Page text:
Pete Moore: Got you. So w what age do people start in cheerleading now? I guess probably back in the day was kind of more of a, a high school. You know, you have a lot of kids now, you know, starting out, you know, an early age and kind of using this as like, Hey, this is kind of my sports channel, if you will.
Danielle Donovan: Yeah. So initially when I started the program, as it was, you know, back as it was just fitness for true leaders, I thought I’d worked with the high school, the college aged kids. But what I really found is that they, you know, kids from another girls from eight about six to eight years old were diving right in, and really just getting started on this crazy competitive world of cheerleading. And then that brings you to, you know, about 18 years old. And then after that you devote your whole life to it. And then all of a sudden it’s gone. And that’s where now cheer that today we have the certification program. We had the workouts to really work with the, you know, girls and women who shared their whole life. And all of a sudden now they’re not doing it. And then still want to have something that they can reconnect to that cheer and dances. And then you get a real side business as well through the certification.
Pete Moore: Got you. So what’s been some of your experience in either, you know, convincing health club operators to kind of put this on their you know, on their calendar for, for group exercise or, you know, if they’ve got an extra room and you can say, Hey, look, this is, you know, an area that’s kind of an untapped potential, you know, how are those conversations going? And I would say, as a preamble, you know, shelling into the health club channel or into the studio channel, you know, the sales cycle might be longer than, you know, anybody wants. So, you know, perseverance obviously clearly important in any business, but especially in, you know, entering into the you know, the halo sector on bricks and mortar. So tell us how that’s gone.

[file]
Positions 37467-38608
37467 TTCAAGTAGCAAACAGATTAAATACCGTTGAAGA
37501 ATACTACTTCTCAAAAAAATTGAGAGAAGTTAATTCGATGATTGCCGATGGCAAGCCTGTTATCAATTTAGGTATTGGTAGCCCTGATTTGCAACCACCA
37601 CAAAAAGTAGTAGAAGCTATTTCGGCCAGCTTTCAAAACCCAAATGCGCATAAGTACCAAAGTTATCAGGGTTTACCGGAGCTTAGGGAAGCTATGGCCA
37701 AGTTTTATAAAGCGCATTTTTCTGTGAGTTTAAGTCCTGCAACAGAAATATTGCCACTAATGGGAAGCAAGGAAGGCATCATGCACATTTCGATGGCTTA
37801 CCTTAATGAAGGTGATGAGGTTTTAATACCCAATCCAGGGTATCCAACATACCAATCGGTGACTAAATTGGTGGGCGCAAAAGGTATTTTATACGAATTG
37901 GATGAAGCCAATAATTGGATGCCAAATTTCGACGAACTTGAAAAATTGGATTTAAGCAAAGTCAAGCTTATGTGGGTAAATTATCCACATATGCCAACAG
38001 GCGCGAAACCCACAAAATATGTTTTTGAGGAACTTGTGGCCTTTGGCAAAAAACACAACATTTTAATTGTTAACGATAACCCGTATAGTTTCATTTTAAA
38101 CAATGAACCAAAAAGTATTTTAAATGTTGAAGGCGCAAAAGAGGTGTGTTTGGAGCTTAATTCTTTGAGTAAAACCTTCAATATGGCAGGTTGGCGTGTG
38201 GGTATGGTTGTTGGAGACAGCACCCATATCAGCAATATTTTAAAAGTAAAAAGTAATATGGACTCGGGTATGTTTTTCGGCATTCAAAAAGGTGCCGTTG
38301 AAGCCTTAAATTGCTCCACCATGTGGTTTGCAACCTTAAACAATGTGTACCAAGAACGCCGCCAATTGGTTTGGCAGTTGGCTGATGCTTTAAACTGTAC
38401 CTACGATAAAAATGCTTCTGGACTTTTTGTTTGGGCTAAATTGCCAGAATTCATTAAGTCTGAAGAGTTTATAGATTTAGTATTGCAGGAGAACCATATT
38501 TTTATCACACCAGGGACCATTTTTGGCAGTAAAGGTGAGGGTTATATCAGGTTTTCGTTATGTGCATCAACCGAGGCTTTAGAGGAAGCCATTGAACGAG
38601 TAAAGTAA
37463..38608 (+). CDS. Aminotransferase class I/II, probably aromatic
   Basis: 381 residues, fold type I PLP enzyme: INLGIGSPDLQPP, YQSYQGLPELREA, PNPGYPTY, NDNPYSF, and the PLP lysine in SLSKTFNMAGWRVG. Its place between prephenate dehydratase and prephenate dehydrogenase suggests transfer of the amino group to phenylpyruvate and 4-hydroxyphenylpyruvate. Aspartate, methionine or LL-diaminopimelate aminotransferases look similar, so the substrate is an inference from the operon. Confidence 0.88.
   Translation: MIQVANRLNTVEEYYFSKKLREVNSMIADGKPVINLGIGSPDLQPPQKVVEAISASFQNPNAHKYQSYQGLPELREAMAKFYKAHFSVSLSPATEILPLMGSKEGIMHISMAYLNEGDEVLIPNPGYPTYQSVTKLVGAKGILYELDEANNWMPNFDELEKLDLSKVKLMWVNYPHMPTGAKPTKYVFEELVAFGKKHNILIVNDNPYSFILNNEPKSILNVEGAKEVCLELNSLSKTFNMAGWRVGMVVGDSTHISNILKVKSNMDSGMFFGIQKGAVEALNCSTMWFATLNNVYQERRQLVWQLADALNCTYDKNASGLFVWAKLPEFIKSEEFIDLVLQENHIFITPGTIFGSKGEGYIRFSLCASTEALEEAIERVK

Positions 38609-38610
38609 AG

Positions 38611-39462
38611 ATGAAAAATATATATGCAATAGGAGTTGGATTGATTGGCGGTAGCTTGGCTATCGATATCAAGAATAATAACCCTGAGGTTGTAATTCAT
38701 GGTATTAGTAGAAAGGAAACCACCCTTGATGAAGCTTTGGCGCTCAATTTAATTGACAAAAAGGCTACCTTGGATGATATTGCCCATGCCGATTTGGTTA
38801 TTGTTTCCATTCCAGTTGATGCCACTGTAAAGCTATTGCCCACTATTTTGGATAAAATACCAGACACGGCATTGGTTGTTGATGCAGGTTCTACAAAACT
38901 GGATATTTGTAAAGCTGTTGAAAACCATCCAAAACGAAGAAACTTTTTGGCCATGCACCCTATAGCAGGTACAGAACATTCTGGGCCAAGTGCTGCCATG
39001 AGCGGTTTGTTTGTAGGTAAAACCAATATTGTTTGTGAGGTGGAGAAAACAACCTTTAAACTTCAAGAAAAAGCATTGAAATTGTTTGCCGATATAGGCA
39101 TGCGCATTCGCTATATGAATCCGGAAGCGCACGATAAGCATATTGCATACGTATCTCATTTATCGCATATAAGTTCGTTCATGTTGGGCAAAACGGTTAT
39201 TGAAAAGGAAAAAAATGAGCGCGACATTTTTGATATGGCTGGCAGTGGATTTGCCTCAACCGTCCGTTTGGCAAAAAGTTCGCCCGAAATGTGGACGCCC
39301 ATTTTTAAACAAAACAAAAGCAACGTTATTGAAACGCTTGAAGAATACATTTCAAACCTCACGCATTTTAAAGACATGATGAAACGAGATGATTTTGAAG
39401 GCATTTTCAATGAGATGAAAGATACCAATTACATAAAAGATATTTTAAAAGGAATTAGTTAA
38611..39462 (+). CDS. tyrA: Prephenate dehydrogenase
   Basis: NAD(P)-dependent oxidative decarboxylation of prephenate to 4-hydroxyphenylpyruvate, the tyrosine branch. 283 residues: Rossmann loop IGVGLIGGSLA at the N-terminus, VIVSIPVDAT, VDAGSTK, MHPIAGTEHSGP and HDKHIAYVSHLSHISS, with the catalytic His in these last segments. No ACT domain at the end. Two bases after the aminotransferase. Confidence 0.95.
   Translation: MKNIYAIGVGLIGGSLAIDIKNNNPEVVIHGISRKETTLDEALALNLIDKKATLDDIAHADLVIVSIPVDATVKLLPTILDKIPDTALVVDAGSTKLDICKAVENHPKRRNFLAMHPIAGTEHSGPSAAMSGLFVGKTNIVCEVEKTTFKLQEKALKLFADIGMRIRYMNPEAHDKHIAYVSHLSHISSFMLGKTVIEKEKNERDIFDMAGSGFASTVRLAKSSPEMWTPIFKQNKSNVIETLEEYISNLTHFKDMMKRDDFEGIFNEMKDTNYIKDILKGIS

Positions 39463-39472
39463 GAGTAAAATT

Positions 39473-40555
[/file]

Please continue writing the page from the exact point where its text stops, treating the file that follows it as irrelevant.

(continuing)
Danielle Donovan: Yeah. So twofold with that one. There’s the health clubs and the studios who we, you know, it’s, it’s very different. We have top palms, it’s a fun, high energy workout. So it switches, you know, it’s not just the typical workout or so, you know, working out work out like a cheerleader is very markety and something that people want you back onto. We’ve been featured in everything from south magazine Teboda is the hottest new workout from NBC. So really just focusing on that, cheer inspired, fun, high energy workout. A lot of people are looking for that, something that’s different. And then also looking for that fun back there. And our whole philosophy is to help people to want to work out not, oh, I have to go to the gym today. I have to do my workout. I feel guilty if I don’t really using cheer fit to amp up the fun factor, which then in turn has that has them wanting to come back, which shows the consistency.
Danielle Donovan: And then in turn, they’re seeing the results. So that’s for the health club. But with that, we also have a unique model where we can also work with the tree leading jams. And that’s another whole world in itself. It’s not just a fitness gym, it’s a cheerleading gym and a cheerleading facility where for that facility, there is nothing quite like that. Maybe they run Zumba class here and there, but especially for the parents who drop their kids off at practice, and now they have nothing to do. They drive two hours to drive their kids to practice now for the cheer gyms, it is an opportunity to bring in additional revenue and then give something for the parents to do as well. So we work two certified coaches at cheer gyms to bring it into cheer gyms, to add that additional revenue line and then for health budgets. It’s about that. Something different, that fun fact there.
Pete Moore: Okay. So tell us about this whole cheer gym, you know, niche, are there a lot of them out there? You know, I haven’t seen any yet, but I’m probably not the target market, although I might be able to hold something over my head, but probably not,
Danielle Donovan: But yeah, no, the cheerleading world is a world in itself and they always, you know, the riches are in the niches and really niching into that cheer world where it’s called all-star cheerleading. And so it’s kind of the competition level of the highest level where people are paying money for their kids to be the best of the best. And there’s huge facilities. And the, you know, competitions you see on ESPN fostered through the gyms that are around the country around the world. But it’s definitely, once you start to like, hear about it, like now, after listening to this podcast, I bet you don’t see a ton pop up and see them as you drive by, but it’s definitely a big industry with that in itself.